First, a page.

If you are ready to start offering live seminars in person, you might wonder how to find clients and fill seats. When I was building my business, I relied on networking to fill my workshops. BNI (Business Networking International) was a mainstay for me, since it offers weekly networking to build a referral team. This international organization has chapters literally all over the world, with some cities offering multiple meetings.
8 Steps to Find Clients for Your Workshop.
These are the eight steps I used to fill my first workshops and countless clients and used them successfully as well. They will work for you too.
1. Prepare a concise and compelling way to talk about your program. Keep the message short and practice it so you capture attention and get the main point across easily. Deliver this as your 30-second commercial during the weekly meeting.
2. Create a flier with a snappy headline and hand it out at meetings to help members refer prospects to you.
3. Send members a reminder email with details so they can forward to potential attendees.
4. Schedule coffee chats with members who have the most potential to refer clients.
5. Attend additional BNI meetings in the same city or neighboring towns to leverage your network and spread the word to as many people as possible.
6. Visit other trade and association meetings to connect with people in other networks.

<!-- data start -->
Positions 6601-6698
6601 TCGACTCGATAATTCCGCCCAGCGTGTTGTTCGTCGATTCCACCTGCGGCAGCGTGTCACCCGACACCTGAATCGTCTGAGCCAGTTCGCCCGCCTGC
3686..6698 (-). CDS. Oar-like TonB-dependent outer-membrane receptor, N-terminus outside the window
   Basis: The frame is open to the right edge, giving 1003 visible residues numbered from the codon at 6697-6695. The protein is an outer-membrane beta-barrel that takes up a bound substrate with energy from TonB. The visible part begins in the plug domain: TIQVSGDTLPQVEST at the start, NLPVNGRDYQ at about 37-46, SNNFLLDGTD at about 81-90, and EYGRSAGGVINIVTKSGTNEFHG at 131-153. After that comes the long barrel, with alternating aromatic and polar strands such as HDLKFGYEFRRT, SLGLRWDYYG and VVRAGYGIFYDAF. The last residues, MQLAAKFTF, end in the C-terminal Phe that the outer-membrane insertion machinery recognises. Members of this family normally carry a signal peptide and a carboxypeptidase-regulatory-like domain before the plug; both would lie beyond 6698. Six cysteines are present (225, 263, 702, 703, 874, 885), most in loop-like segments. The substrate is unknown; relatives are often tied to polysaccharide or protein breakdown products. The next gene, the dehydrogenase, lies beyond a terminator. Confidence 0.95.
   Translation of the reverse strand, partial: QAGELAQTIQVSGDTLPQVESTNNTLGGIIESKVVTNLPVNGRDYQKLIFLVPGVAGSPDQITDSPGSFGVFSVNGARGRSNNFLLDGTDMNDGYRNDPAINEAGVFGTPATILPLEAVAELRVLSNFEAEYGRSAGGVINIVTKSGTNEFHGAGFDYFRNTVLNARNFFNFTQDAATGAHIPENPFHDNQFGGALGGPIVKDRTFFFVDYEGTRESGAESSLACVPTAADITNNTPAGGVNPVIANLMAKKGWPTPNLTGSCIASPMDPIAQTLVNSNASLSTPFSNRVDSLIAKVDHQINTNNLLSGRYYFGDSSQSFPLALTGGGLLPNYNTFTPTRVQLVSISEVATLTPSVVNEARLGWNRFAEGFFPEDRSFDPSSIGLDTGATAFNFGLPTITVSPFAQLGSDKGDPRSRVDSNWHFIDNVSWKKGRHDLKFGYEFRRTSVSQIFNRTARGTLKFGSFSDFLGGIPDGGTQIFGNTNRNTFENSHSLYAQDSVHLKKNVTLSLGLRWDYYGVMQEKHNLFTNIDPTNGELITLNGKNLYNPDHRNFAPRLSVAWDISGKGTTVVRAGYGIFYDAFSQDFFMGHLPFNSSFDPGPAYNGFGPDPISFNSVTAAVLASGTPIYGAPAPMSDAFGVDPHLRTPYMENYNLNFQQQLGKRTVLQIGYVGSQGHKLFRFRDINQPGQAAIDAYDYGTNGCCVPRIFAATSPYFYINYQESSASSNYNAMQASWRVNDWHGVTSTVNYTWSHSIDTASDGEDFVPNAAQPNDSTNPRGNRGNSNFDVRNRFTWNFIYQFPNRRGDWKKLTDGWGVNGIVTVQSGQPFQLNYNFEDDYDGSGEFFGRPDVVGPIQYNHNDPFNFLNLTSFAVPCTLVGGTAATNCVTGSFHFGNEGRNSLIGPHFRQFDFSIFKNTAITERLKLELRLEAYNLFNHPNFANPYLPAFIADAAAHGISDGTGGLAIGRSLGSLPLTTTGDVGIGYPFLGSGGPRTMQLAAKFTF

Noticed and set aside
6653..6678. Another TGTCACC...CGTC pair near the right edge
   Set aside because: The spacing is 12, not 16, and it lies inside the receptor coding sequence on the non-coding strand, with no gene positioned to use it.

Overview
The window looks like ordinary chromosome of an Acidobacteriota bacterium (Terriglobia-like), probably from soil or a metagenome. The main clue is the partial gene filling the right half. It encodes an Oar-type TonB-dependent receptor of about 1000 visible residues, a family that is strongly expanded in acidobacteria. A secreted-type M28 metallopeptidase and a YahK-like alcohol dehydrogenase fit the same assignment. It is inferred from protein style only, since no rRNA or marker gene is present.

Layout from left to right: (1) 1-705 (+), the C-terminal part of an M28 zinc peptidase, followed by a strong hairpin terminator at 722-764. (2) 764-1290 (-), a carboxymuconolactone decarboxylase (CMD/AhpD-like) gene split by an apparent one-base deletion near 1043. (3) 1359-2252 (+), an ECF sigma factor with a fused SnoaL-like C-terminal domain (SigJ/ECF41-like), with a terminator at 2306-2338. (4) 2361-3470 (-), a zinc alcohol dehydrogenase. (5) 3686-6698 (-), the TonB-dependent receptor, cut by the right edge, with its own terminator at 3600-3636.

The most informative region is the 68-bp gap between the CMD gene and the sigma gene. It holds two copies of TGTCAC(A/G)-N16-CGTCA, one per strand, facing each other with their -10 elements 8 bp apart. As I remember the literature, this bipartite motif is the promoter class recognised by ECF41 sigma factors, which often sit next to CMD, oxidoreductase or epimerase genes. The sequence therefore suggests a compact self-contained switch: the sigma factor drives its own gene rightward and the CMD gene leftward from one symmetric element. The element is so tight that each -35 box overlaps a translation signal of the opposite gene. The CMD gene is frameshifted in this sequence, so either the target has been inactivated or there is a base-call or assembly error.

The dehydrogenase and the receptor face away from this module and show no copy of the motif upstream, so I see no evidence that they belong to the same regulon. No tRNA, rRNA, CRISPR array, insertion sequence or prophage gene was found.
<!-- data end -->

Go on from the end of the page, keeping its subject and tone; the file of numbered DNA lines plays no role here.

7. Call the people on your list of low hanging fruit since they might be open to your workshop.
This is a proven strategy to promote your program. However, if you are looking to fill a workshop that is multiple weeks, you may want to add a step.
Try an Introductory Evening to Build Attendance.
When I was starting out, I offered a free introductory evening. It’s easier for your referral network to help you find clients for a free program. One or two free events become the funnel to fill your higher-end program. Talk about the power of your program and provide a sample of the available learning, then, sell your bigger program at the end. Another option is to run a low-priced, one night introduction that offers top-line basics of your program.
Be sure to give yourself enough lead time. You may need at least a full month to reach as many people as possible and allow your referral team to find clients to fill those seats.
To find clients for your workshops, networking is your best bet. This is also a great way to start building your list, so you can continue marketing to them in the future. Remember a free introductory evening lowers the risk to attract higher attendance. Once there, people will have the chance to get to know you. As you know, people do business with those they know, like and trust. This week, think about what you could feature in a one-time seminar, and then schedule it and start spreading the word.